The most attractive thing about Korean dramas is the one season-only attachment. If you have the tenacity and no job, you could finish one within days. No endless waiting for the long vacation to be over before your favorite show comes back on air. They are pretty to look at; the characters, the clothes, the country itself.
They also have a lot in common with silhouette/harlequin books.
There is the *Chaebol, the arrogant, cold and rich male lead whose main aim is to first convince you of his jerk status before little by little over a series of unfortunate events, he falls for the girl and proceeds to maul her till she is convinced of his affections. Yes Gun Jun Pyo. You.
*Candy, the cute, fresh faced and poor Cinderella-like heroine who because of her weird klutziness catches the attention of the male lead and through a series of some other unfortunate and sometimes unbelievable events, has her wrist and heart captured.
Then there’s the Sunbae who is proof that even in Korea, nice guys finish last. The Sunbae is the sweet considerate second lead who loves the girl (and should get her) but is simultaneously brother and friend zoned such that he is ever only going to be a shoulder to cry on or be the lender of numerous jackets/towels. The Sunbae is usually a sweet eyed fellow. Very sweet eyed.
And while you’re rooting for Sunbae and Cinderella to get together, you get to see beautiful South Korea; the islands, the city, the food, the people, the saunas (where you eat boiled eggs without worrying about calories). The dramas are a tourist attraction tool themselves and a hands-on learning of some Korean norms. You learn that seaweed soup is served to a birthday celebrant; that you take your leave politely before taking your leave, bowing slightly as a sign of greeting. Like Nigeria, there are different terms used to address different people (Hyung for an older male, Noona an older female (used by males), Oppa for an older male (sometimes one you have romantic feelings for), Unni for older female).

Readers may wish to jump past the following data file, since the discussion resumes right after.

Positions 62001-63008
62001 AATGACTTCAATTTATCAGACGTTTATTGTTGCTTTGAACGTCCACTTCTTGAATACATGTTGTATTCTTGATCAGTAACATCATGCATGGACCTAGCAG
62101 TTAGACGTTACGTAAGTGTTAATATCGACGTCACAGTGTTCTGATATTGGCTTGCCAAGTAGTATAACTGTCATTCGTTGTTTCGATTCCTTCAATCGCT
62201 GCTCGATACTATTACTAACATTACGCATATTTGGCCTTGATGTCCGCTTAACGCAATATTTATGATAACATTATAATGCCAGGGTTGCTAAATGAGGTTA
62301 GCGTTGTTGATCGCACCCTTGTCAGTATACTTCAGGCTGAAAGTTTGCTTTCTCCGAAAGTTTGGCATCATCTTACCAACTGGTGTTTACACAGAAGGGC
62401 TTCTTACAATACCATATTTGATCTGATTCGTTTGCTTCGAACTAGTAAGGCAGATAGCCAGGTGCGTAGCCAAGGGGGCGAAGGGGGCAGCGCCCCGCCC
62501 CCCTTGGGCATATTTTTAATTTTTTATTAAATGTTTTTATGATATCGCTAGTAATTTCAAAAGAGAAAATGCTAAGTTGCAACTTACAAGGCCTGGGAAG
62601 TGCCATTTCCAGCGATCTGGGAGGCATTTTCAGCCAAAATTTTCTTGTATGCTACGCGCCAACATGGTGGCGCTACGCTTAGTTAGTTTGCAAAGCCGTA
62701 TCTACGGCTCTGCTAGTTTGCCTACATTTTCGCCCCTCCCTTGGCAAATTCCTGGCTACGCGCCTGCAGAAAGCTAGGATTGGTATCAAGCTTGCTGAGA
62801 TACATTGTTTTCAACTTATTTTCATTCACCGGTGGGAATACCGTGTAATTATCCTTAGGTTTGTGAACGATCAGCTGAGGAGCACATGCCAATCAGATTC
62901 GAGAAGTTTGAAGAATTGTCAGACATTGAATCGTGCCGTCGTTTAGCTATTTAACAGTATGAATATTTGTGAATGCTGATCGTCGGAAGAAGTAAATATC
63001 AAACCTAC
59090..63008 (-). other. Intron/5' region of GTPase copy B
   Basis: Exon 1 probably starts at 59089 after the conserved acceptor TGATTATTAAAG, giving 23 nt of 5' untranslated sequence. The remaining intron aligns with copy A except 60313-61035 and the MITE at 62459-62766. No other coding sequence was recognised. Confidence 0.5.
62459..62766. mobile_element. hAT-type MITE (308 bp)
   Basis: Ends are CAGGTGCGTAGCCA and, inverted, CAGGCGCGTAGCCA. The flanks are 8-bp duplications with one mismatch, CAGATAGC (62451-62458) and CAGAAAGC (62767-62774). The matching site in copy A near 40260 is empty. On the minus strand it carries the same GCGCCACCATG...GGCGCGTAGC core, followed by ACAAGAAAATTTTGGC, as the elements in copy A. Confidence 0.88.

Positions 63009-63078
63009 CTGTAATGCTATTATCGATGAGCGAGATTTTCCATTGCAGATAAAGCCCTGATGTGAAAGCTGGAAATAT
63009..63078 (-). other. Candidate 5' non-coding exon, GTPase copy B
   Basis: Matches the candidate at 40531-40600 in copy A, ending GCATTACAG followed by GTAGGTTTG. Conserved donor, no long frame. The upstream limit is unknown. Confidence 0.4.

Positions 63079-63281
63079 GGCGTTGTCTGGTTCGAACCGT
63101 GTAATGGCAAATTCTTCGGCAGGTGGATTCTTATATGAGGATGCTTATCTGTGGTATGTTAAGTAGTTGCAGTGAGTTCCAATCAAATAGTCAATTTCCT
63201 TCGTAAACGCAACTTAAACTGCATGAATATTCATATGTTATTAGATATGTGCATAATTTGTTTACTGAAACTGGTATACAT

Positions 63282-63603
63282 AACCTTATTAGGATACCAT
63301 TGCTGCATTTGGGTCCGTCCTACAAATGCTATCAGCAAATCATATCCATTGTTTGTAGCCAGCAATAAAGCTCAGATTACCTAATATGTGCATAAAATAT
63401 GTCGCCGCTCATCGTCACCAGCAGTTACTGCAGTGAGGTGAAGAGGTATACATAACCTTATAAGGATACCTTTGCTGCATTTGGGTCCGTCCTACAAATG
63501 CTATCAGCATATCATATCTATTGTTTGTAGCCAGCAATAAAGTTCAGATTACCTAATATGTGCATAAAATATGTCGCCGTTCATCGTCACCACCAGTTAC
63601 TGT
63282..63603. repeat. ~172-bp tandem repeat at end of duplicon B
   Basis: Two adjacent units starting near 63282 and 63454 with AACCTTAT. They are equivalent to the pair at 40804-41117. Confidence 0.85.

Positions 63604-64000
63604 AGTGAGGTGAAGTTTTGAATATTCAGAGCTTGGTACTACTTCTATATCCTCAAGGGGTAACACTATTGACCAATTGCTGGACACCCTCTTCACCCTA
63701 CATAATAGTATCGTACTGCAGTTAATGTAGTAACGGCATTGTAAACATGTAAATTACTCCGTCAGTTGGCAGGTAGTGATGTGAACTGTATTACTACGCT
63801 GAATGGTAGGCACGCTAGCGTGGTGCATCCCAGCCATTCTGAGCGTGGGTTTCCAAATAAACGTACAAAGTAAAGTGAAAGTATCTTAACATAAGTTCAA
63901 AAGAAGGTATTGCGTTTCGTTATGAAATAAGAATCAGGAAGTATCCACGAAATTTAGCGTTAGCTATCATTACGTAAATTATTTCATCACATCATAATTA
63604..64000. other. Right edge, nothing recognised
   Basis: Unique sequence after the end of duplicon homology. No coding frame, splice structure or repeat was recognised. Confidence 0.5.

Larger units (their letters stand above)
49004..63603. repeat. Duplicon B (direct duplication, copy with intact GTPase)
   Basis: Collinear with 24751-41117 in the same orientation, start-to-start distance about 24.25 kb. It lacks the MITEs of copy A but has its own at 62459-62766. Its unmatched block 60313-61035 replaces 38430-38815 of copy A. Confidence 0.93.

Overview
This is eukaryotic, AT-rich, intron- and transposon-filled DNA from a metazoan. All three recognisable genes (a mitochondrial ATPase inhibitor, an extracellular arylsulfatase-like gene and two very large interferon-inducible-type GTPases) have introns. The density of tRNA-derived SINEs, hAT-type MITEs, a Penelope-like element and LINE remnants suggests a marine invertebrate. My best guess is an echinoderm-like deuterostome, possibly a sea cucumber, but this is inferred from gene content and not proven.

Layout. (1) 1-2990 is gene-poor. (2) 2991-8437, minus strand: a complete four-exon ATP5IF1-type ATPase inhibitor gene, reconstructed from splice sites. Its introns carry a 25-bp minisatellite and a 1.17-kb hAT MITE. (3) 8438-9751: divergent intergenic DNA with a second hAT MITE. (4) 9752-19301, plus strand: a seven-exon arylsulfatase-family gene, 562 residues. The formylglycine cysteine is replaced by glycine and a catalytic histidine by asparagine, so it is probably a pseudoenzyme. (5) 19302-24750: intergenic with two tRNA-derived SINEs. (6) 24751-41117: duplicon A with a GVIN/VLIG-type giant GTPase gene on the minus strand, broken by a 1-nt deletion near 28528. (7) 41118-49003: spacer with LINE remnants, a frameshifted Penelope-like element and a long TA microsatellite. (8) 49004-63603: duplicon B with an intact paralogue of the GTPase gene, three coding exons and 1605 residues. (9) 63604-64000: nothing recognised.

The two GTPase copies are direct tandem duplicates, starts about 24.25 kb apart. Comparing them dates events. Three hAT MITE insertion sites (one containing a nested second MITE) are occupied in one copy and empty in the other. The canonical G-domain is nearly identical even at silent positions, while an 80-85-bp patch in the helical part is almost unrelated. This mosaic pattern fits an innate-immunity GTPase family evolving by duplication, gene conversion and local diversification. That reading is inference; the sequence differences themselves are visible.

Korean dramas however, can be misogynistic and sexist in subtle ways. The man is depicted as the alpha male while the woman is the hapless rose that needs saving. And God help that female when two alpha males are interested in her, it’s full on testosterone madness with her as a pawn in the middle.
Even when she is demeaned and ignored by the male (but really for her own good), she sticks around and doesn’t grow a spine (Yes Oh Ha Ni. You). The most disturbing bit is when violence is seen as a romantic gesture. In secret garden, the male lead forces himself into the heroine’s room and despite her protests, cuddles up with her. This scene ruined what was a reasonably good watch for me because it depicted a pro-rape situation as being romantic. The guy grabs the girl’s wrist and pulls her along like she’s a doll or grabs her shoulder and shoves her against something to make her listen to his heartfelt declarations. These are not romantic gestures, they are chauvinistic cavemen behavior. Dramas like this may sensitize people into accepting what should be frowned against. Hold my hand, hear when I say “no” and do not grab my shoulders and shove me against walls. My clavicle is really delicate.
That being said, I have enjoyed more, than abhorred Korean dramas. I’ve seen awesome ones like City Hunter in which my fiancé acted in (pictured below) and My girlfriend is a nine-tailed fox starring the awesome super cool heroine who kicked ass (literally). I also loved Boys over flowers (this is a rite of passage of sorts), Personal taste, lie to me, Alice in wonderland, Heartstrings, Brilliant legacy, Cain and Abel, Scent of a Woman.
And the reason why I cannot forget all things Korean even if I tried? I have a living breathing fanatic who lives in my house, shares a bathroom with me and has a Korean song as her alarm tone.
She can also name all of these people: